5. Free to try in your case. Be sure that all of the same type of memory is populating the specific sockets assigned to the same channel. Some of the more recent UEFI's can correctly read the memory specs for two different speeds and run the two channels at appropriate speeds for the memory installed. If you mix them in the same channel the best you can hope for is that it may run all the memory at the speed of the slowest stick if it will run at all.
  6. That should work. When connected via DIN to a MIDI interface, the interface is typically seen as the MIDI input device--not the keyboard that is feeding it data.
  7. So Cakewalk sees the two identical controller identifiers as a single controller. Is that a Cakewalk issue or a Windows issue? If it is a Cakewalk specific problem, could interposing another application like MidiOx separate the devices by channel number? That kind of application can receive and filter or forward MIDI based on the channel it comes in on and send it to Cakewalk while appearing as a multichannel MIDI input to Cakewalk. I do not have a plethora of identical keyboards to experiment with this myself.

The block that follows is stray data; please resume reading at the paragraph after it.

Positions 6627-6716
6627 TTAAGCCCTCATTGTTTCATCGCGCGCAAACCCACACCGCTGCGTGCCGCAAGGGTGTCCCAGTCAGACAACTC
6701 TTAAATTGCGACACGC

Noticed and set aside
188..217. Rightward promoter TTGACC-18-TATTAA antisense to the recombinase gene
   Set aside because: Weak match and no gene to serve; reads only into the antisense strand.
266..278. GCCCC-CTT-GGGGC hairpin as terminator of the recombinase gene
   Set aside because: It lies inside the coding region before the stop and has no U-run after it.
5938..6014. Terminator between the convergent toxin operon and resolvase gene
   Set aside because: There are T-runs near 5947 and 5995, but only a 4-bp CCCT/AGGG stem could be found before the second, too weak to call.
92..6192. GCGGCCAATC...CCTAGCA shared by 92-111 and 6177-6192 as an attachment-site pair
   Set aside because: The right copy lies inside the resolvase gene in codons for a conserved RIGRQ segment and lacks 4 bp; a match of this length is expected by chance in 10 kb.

8. DB's suggestion is indeed interesting, but I am struggling to see how a sample rate mismatch would result in lost data here. Cakewalk would be expected to record all of the data it received from the start to the time you manually stop the recording. From the description it sounds like your recording if continued to time plus 5 minutes would contain the full content, but that if you stop the recording at time plus 0 minutes the actual data that would have been contained in the last five minutes is missing. If what you are saying is that all the data that you intend to record is actually recorded and can be played back somewhere, but that the time it takes to play all the data back differs from the real world time it takes to record it--that would be an entirely different issue. I would certainly not describe alteration in playback time as the recording being "cut off" or truncated, but rather as play duration being shortened. That shortening of playback time problem could indeed come from a sample rate mismatch. Alternatively you could have extended the playback time via a sample rate issue and then somehow truncated the recording yourself by say transferring it to media or a system that allows a maximum of one hour to be recorded. In that case the recording that now should require time plus 5 minutes to play back has been cut in time to time plus 0 minutes and you have lost the data that should have been played back in the cut off last 5 minute portion of the file. In any case I would expect all of the data to have been recorded, and still available for playback in Cakewalk albeit at a different rate (and pitch) than expected.